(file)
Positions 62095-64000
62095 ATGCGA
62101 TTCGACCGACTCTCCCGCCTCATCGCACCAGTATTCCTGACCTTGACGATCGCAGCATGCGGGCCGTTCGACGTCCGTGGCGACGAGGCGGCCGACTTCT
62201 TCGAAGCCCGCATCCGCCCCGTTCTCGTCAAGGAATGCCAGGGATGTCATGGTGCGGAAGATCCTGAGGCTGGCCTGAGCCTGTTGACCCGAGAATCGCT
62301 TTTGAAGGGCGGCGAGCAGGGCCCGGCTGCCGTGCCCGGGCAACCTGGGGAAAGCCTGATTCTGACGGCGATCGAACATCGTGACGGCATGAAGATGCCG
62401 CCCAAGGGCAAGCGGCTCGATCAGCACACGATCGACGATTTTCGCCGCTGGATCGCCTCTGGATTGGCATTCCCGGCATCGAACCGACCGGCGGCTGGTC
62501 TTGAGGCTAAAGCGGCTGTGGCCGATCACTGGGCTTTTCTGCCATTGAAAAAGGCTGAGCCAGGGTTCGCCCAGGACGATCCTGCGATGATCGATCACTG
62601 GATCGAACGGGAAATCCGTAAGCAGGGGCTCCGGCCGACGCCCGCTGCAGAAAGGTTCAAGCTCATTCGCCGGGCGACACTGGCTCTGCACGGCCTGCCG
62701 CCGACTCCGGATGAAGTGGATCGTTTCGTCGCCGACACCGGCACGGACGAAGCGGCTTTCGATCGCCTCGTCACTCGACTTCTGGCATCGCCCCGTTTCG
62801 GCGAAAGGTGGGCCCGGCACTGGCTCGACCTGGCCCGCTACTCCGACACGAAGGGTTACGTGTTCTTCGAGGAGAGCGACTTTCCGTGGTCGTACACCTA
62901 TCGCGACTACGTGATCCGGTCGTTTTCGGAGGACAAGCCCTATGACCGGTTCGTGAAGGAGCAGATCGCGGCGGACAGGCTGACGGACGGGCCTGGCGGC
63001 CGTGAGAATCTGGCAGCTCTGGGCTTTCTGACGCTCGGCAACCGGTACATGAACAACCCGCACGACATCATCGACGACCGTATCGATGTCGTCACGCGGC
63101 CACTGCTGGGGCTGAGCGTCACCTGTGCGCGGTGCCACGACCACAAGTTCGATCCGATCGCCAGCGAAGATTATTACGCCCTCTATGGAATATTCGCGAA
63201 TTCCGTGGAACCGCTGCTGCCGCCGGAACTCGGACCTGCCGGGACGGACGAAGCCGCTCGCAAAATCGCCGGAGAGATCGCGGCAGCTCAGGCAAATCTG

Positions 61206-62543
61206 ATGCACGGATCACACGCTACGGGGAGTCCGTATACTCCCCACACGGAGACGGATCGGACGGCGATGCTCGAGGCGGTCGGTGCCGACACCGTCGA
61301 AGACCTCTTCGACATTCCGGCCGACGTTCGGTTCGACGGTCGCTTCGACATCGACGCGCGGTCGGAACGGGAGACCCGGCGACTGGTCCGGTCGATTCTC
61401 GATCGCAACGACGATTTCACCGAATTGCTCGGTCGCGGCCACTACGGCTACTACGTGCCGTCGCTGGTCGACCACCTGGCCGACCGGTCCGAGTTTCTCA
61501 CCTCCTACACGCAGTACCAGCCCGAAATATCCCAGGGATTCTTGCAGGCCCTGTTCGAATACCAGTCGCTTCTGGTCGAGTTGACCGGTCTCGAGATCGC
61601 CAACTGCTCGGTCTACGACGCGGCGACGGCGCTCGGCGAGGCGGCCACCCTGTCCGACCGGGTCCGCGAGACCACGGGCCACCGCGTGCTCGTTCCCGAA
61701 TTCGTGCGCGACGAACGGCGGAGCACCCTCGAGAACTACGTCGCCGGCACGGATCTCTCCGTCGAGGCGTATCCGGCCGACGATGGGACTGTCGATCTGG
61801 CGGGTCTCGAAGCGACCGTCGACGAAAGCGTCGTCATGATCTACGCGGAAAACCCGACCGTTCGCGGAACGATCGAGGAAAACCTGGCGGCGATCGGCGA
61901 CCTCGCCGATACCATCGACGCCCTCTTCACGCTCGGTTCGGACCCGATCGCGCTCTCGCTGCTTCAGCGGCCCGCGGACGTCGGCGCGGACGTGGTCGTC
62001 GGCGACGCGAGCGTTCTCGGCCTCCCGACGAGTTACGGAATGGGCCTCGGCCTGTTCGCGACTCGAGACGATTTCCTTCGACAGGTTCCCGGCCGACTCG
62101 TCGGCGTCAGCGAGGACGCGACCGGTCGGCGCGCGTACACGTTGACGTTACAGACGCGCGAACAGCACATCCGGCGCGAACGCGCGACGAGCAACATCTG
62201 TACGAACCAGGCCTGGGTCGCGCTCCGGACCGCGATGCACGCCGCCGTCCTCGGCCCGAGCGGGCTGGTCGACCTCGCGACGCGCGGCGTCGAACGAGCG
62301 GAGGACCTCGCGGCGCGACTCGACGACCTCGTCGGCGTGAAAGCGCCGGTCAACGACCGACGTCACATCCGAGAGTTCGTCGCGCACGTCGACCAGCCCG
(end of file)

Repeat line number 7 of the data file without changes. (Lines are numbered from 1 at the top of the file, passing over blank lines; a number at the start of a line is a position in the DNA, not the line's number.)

62501 TTGAGGCTAAAGCGGCTGTGGCCGATCACTGGGCTTTTCTGCCATTGAAAAAGGCTGAGCCAGGGTTCGCCCAGGACGATCCTGCGATGATCGATCACTG